This was invitation enough."Why, my dear, you must know, Mrs. Long says that Netherfield is takenby a young man of large fortune from the north of England; that he camedown on Monday in a chaise and four to see the place, and was so muchdelighted with it, that he agreed with Mr. Morris immediately; that heis to take possession before Michaelmas, and some of his servants are tobe in the house by the end of next week.""What is his name?""Bingley.""Is he married or single?""Oh! Single, my dear, to be sure! A single man of large fortune; four orfive thousand a year. What a fine thing for our girls!""How so? How can it affect them?""My dear Mr. Bennet," replied his wife, "how can you be so tiresome! Youmust know that I am thinking of his marrying one of them.""Is that his design in settling here?""Design! Nonsense, how can you talk so! But it is very likely that he _may_ fall in love with one of them, and therefore you must visit him assoon as he comes.""I see no occasion for that. You and the girls may go, or you may sendthem by themselves, which perhaps will be still better, for as you areas handsome as any of them, Mr. Bingley may like you the best of theparty.""My dear, you flatter me. I certainly _have_ had my share of beauty, butI do not pretend to be anything extraordinary now. When a woman has fivegrown-up daughters, she ought to give over thinking of her own beauty.""In such cases, a woman has not often much beauty to think of.""But, my dear, you must indeed go and see Mr. Bingley when he comes intothe neighbourhood.""It is more than I engage for, I assure you.""But consider your daughters. Only think what an establishment it wouldbe for one of them. Sir William and Lady Lucas are determined togo, merely on that account, for in general, you know, they visit nonewcomers. Indeed you must go, for it will be impossible for _us_ tovisit him if you do not.""You are over-scrupulous, surely. I dare say Mr. Bingley will be veryglad to see you; and I will send a few lines by you to assure him of myhearty consent to his marrying whichever he chooses of the girls; thoughI must throw in a good word for my little Lizzy.""I desire you will do no such thing. Lizzy is not a bit better than theothers; and I am sure she is not half so handsome as Jane, nor half sogood-humoured as Lydia. But you are always giving _her_ the preference."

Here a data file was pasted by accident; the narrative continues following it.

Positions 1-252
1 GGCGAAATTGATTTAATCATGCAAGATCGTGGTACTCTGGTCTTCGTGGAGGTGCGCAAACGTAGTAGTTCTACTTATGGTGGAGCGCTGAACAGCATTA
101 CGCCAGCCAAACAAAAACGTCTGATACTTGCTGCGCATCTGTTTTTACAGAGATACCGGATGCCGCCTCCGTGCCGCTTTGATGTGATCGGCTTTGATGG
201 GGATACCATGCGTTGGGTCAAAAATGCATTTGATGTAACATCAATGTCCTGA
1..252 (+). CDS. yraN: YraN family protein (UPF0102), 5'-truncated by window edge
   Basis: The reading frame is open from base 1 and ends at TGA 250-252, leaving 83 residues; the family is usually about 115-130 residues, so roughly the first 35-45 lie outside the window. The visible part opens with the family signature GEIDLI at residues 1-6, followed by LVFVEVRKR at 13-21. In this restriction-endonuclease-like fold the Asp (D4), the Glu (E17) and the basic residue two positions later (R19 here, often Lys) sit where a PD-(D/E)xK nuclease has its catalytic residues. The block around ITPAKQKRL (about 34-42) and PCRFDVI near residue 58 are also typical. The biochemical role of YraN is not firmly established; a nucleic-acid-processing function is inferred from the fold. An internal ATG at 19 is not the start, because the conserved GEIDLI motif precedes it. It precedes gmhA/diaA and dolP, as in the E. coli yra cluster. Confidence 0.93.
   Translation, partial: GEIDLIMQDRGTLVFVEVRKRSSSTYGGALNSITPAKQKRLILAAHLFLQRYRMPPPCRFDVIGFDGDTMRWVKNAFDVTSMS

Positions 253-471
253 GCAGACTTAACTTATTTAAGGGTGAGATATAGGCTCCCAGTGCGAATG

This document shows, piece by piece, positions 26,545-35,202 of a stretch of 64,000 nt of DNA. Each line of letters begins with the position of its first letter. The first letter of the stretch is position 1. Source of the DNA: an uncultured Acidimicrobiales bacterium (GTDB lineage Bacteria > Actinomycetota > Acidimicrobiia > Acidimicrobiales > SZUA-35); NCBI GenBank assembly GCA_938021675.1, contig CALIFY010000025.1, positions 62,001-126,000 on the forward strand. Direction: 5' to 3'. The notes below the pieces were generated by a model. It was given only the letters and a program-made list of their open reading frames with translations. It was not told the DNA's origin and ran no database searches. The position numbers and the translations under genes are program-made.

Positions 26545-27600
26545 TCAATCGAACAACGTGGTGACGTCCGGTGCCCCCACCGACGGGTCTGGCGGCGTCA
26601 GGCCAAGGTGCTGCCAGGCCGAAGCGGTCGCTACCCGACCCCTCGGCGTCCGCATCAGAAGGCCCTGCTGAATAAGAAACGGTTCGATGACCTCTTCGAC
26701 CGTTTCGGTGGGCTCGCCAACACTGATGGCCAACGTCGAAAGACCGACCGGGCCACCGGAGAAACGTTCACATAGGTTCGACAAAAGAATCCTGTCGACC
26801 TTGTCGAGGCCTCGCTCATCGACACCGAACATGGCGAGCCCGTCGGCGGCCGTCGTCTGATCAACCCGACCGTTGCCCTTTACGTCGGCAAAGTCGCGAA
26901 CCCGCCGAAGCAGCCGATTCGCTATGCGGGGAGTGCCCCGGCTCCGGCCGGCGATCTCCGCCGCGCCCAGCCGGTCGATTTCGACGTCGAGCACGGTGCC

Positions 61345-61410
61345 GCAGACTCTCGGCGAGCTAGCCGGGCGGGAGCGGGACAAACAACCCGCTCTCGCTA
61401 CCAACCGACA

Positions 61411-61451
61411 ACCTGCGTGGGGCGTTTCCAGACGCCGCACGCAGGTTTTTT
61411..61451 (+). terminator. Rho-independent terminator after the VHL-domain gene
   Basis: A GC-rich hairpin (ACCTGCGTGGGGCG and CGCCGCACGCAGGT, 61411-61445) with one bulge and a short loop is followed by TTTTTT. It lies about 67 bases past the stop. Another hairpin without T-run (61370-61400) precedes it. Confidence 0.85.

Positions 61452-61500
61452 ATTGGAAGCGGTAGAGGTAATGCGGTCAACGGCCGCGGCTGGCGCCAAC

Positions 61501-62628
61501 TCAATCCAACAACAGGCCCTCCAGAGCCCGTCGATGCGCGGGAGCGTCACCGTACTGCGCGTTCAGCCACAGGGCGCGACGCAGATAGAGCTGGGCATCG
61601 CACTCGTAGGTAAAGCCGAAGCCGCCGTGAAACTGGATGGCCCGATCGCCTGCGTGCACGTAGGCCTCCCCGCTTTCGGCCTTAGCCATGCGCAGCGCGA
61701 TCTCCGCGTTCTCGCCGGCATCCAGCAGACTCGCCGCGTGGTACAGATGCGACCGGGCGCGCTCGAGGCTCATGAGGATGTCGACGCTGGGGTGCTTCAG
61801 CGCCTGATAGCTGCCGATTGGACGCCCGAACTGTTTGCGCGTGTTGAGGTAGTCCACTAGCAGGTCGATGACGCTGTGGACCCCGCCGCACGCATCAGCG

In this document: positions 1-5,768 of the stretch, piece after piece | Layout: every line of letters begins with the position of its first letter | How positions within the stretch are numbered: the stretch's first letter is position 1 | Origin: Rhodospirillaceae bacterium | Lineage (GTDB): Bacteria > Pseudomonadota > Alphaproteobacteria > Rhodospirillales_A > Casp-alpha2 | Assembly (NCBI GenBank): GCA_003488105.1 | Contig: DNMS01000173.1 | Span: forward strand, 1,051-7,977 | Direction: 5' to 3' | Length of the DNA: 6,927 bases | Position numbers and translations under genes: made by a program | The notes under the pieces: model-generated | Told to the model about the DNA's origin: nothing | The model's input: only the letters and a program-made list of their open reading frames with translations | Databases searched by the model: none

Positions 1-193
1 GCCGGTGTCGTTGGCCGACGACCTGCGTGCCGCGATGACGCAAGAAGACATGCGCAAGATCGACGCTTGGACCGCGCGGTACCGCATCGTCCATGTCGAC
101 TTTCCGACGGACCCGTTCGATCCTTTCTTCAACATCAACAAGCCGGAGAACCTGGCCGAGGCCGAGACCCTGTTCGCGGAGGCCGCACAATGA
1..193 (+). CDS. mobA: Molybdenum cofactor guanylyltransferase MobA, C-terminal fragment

"They have none of them much to recommend them," replied he; "they areall silly and ignorant like other girls; but Lizzy has something more ofquickness than her sisters.""Mr. Bennet, how _can_ you abuse your own children in such a way? Youtake delight in vexing me. You have no compassion for my poor nerves.""You mistake me, my dear. I have a high respect for your nerves. Theyare my old friends. I have heard you mention them with considerationthese last twenty years at least.""Ah, you do not know what I suffer.""But I hope you will get over it, and live to see many young men of fourthousand a year come into the neighbourhood.""It will be no use to us, if twenty such should come, since you will notvisit them.""Depend upon it, my dear, that when there are twenty, I will visit themall."Mr. Bennet was so odd a mixture of quick parts, sarcastic humour,reserve, and caprice, that the experience of three-and-twenty years hadbeen insufficient to make his wife understand his character. _Her_ mindwas less difficult to develop. She was a woman of mean understanding,little information, and uncertain temper. When she was discontented,she fancied herself nervous. The business of her life was to get herdaughters married; its solace was visiting and news.Chapter 2Mr. Bennet was among the earliest of those who waited on Mr. Bingley. Hehad always intended to visit him, though to the last always assuringhis wife that he should not go; and till the evening after the visit waspaid she had no knowledge of it. It was then disclosed in the followingmanner. Observing his second daughter employed in trimming a hat, hesuddenly addressed her with:"I hope Mr. Bingley will like it, Lizzy.""We are not in a way to know _what_ Mr. Bingley likes," said her motherresentfully, "since we are not to visit.""But you forget, mamma," said Elizabeth, "that we shall meet him at theassemblies, and that Mrs. Long promised to introduce him.""I do not believe Mrs. Long will do any such thing. She has two niecesof her own. She is a selfish, hypocritical woman, and I have no opinionof her.""No more have I," said Mr. Bennet; "and I am glad to find that you donot depend on her serving you."Mrs. Bennet deigned not to make any reply, but, unable to containherself, began scolding one of her daughters.